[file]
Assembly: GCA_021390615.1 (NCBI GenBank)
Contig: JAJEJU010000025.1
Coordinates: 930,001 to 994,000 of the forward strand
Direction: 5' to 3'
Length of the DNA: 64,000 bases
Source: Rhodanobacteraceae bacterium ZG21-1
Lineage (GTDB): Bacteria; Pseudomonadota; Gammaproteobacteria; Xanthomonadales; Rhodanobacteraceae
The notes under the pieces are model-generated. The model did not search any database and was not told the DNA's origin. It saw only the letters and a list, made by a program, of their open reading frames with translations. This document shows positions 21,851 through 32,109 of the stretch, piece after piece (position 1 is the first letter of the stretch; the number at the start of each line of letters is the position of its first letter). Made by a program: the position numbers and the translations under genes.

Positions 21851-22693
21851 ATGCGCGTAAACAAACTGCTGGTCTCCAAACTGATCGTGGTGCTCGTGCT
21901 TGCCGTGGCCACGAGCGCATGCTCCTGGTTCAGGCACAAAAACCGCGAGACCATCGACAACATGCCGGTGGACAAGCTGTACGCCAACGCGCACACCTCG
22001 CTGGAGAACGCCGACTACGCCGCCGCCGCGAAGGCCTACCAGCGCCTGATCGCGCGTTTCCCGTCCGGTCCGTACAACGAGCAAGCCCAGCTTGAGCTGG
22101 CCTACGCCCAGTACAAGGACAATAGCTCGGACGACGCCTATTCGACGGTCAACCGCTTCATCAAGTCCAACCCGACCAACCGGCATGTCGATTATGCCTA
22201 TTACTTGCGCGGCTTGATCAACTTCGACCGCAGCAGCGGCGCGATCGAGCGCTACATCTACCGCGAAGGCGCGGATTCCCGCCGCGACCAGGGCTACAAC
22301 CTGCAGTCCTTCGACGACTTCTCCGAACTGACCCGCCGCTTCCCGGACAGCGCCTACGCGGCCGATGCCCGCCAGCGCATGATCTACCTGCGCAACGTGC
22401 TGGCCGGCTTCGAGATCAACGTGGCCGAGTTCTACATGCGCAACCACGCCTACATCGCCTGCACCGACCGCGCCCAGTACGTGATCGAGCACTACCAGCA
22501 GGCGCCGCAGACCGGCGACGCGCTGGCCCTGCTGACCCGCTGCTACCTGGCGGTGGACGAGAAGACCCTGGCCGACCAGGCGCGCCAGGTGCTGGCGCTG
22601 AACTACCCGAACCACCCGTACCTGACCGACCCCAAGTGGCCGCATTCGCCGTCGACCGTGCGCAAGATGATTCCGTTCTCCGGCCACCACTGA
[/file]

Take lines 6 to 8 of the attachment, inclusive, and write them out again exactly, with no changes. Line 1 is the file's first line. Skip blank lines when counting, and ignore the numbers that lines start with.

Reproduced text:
Source: Rhodanobacteraceae bacterium ZG21-1
Lineage (GTDB): Bacteria; Pseudomonadota; Gammaproteobacteria; Xanthomonadales; Rhodanobacteraceae
The notes under the pieces are model-generated. The model did not search any database and was not told the DNA's origin. It saw only the letters and a list, made by a program, of their open reading frames with translations. This document shows positions 21,851 through 32,109 of the stretch, piece after piece (position 1 is the first letter of the stretch; the number at the start of each line of letters is the position of its first letter). Made by a program: the position numbers and the translations under genes.